Evangelicalism and Fundamentalism in Britain

Lead Research Organisation: University of Stirling
Department Name: History and Politics

Abstract

The Evangelical movement within Protestantism that arose in the wake of the eighteenth-century revival exerted an immense influence on British society over the two subsequent centuries. It still possesses a substantial number of adherents in Britain, partly since many of the growing churches, black as well as white, identify themselves with it. The Evangelical Alliance (EA) claims to represent a constituency of over a million members. Historians, sociologists and theologians have sometimes assumed that Evangelicalism should be equated with Fundamentalism; others have suggested that Britain has been virtually free of what is essentially an American type of religion; and again others have held that the American style of Fundamentalism has existed in Britain, but only in a weak form and to a limited extent. At a time when Islamic Fundamentalism is at the centre of the world's attention, the nature and extent of a comparable Christian phenomenon in Britain in the past and present is particularly worthy of exploration. The project is designed to examine this issue.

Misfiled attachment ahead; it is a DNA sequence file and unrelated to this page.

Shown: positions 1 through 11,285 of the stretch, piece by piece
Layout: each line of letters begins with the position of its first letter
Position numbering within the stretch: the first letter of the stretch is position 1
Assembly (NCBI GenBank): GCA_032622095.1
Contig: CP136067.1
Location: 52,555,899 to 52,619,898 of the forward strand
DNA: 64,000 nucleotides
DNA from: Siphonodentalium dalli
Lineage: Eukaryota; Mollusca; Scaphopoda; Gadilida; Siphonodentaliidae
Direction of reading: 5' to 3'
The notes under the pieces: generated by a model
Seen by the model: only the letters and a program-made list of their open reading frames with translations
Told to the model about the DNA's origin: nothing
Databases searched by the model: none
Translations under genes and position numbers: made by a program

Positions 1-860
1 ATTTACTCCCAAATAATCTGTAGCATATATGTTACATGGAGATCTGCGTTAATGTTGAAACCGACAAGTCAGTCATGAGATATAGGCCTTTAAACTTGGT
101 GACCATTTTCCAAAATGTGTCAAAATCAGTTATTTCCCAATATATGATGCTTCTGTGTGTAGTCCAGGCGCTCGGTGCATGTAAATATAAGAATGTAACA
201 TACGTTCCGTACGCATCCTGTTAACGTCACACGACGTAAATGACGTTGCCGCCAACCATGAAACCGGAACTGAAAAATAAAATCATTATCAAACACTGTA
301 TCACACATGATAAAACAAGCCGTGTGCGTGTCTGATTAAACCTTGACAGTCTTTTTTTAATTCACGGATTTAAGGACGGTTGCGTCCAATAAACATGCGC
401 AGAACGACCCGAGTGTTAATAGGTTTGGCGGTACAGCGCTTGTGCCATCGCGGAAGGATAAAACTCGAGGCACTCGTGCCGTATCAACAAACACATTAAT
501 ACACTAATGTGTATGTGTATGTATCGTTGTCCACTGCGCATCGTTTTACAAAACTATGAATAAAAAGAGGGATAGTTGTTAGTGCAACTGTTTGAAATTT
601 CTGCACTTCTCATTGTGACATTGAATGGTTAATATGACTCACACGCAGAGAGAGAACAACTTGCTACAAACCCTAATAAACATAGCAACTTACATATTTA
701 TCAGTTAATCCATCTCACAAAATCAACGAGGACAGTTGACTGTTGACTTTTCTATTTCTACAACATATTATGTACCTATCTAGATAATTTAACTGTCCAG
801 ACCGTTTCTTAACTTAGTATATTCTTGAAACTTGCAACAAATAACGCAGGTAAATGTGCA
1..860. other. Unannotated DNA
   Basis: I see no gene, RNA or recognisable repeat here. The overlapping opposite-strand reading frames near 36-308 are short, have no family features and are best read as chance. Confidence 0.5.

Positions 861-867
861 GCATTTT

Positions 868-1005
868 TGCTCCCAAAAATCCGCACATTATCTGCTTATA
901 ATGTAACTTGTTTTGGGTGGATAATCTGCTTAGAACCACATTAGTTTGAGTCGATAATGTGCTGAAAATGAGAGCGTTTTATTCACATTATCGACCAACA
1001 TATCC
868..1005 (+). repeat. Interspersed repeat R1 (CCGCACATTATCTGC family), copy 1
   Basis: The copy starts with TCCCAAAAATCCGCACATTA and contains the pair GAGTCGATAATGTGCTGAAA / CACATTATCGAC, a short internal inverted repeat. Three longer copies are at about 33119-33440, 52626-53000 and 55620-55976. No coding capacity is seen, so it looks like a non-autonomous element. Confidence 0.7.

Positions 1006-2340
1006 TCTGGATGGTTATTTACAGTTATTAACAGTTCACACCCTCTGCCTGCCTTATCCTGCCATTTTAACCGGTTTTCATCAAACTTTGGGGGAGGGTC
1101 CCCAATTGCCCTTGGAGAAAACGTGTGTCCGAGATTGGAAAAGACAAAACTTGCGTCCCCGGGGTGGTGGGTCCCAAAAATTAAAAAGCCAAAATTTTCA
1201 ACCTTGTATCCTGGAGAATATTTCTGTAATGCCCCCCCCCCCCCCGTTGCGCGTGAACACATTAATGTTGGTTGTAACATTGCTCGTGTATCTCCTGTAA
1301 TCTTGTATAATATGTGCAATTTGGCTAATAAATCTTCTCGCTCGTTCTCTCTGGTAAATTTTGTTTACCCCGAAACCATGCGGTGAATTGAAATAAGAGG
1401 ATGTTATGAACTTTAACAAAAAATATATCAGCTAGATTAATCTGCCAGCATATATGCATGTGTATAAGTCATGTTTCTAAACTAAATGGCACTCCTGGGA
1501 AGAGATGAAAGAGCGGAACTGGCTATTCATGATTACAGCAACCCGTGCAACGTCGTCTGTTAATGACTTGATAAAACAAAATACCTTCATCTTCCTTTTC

Topics for investigation include the questions of who Evangelicals and Fundamentalists have been; what doctrines they have upheld; what attitudes they have maintained; whether they have displayed the anger often considered characteristic of Fundamentalists; and what forms of behaviour they have encouraged. Historians, sociologists and theologians, scholars who often approach such matters from different premises, will meet in a series of five gatherings to discuss these issues. Evangelical clergy, members of staff of theological colleges and non-Evangelicals will also be invited. Two of the gatherings will be workshops where smaller groups of scholars can engage with the themes less formally; two will be larger conferences where papers based on more specific research can be discussed and younger researchers can be involved; and the final event, designed for a wider audience, will bring the findings of the project to the attention of the interested public. An interactive website will be created as a medium of publicity and information and as a forum for discussion. The EA, the chief umbrella body representing the people being researched, will be a Project Partner, having a representative at each meeting, sponsoring the final event and maintaining the website after the completion of the network.

The project will aim to explore these issues so that practitioners of different disciplines can learn from each other and so produce better informed studies of the relationship of Evangelicalism and Fundamentalism in Britain. Papers presented to the conferences, when revised in the light of discussion, will be published in academic periodicals. Members of the Evangelical community will be drawn into consideration of the issues. The work of the project will be publicised through the EA, particularly its magazine IDEA, and through the website. The participants in the scheme will also prepare a bid for a large research grant in order to investigate the issues raised more thoroughly. By that means it is hoped that the historical, theological and sociological understanding of the subject will continue to be illuminated.